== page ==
TV REVIEW : Warhol Profile Doesn’t Penetrate Enigmatic Artist
He has been dead for more than two years and the tent has folded on his retrospective at the Museum of Modern Art in New York, but the jury is still out on Andy Warhol. Was he a genius or a fraud, a wise child or a cynical street kid? Or was he a minor talent with an uncanny ability to sniff out the Zeitgeist?
“Andy Warhol,” premiering at 10 tonight on KCET Channel 28, doesn’t render a final judgment of the late Pop artist. Instead the 90-minute profile hears testimony from members of the art and avant-garde film world who worked with Warhol. Their memories, assessments and occasional criticisms mingle with Warhol’s art and films in an engaging biographical collage, hosted by Melvyn Bragg of London Weekend Television’s “South Bank Show” and directed by Kim Evans.
Strains of “Over the Rainbow” and romantic shots of smokestacks--a reference to the fairy-tale quality of Warhol’s life and his working-class background--quickly give way to pounding rock music and brash Pop imagery, but the film maintains an ironic distance.
At the end Warhol comments, “Death can really make you look like a star, but then it could be all wrong because if your makeup isn’t right when you’re dead, you won’t look really right.” As he applies makeup and turns into a computer-generated image, we realize that we still don’t know Andy Warhol; we have merely learned some things about his life from his infinitely more knowable friends.
Dealer Ivan Karp, for example, talks about Warhol’s decision “not to drip” (in the reigning style of Abstract Expressionism) and reveals himself as a salesman with a taste for tough-looking art that turns out to be fun. Gerard Malanga, Warhol’s chief assistant from 1963 to 1970, proves himself a shrewd, if self-interested, critic when he notes slippage in Warhol’s art--from chillingly detached portraits of famous strangers to splashy commissions later churned out by “a court painter.” “It’s an American disease to love famous people,” and Warhol had a severe case, according to film director Emile de Antonio.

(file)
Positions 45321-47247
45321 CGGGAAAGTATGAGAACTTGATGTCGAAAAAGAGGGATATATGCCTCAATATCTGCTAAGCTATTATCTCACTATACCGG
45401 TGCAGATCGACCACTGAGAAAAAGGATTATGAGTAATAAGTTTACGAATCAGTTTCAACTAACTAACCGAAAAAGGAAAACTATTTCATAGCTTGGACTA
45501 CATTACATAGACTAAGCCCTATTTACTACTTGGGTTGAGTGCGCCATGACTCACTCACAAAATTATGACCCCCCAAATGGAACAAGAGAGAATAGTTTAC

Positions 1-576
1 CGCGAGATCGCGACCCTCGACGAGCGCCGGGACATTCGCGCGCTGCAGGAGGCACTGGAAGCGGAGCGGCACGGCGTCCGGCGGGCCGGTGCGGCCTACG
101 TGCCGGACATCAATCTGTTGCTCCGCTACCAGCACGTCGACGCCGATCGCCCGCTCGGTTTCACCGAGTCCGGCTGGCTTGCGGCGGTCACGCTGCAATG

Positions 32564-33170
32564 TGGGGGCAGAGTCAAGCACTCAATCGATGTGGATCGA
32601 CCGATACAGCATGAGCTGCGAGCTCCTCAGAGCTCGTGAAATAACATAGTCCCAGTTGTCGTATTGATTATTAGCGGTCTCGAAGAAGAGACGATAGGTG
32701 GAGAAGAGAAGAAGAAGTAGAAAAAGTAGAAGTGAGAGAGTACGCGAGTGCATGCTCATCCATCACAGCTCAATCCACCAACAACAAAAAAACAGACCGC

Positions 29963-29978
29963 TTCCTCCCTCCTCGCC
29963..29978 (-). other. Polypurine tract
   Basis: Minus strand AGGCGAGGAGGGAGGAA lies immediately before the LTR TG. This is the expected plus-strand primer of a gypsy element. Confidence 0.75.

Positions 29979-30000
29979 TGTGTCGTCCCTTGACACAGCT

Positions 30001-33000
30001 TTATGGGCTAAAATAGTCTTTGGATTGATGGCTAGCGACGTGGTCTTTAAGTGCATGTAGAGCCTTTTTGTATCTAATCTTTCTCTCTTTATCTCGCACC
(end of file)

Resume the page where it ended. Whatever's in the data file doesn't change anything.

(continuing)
When called upon to explain himself, Warhol is a stony-faced shadow who says “uh yes” and “uh no” to interviewers or begs them to give him answers as well as questions.
“This thing about Andy can’t keep going on because now it’s really finished,” says actress Brigid Berlin. She is wrong. In art world circles, Warhol is generally considered the quintessential Pop artist, but his public reputation is far less circumscribed. Fascination with Warhol won’t go away because he never revealed himself. Unlike stereotypical Americans who blurt out their life stories and plead, “Do you like me?” Warhol kept his feelings under his wig.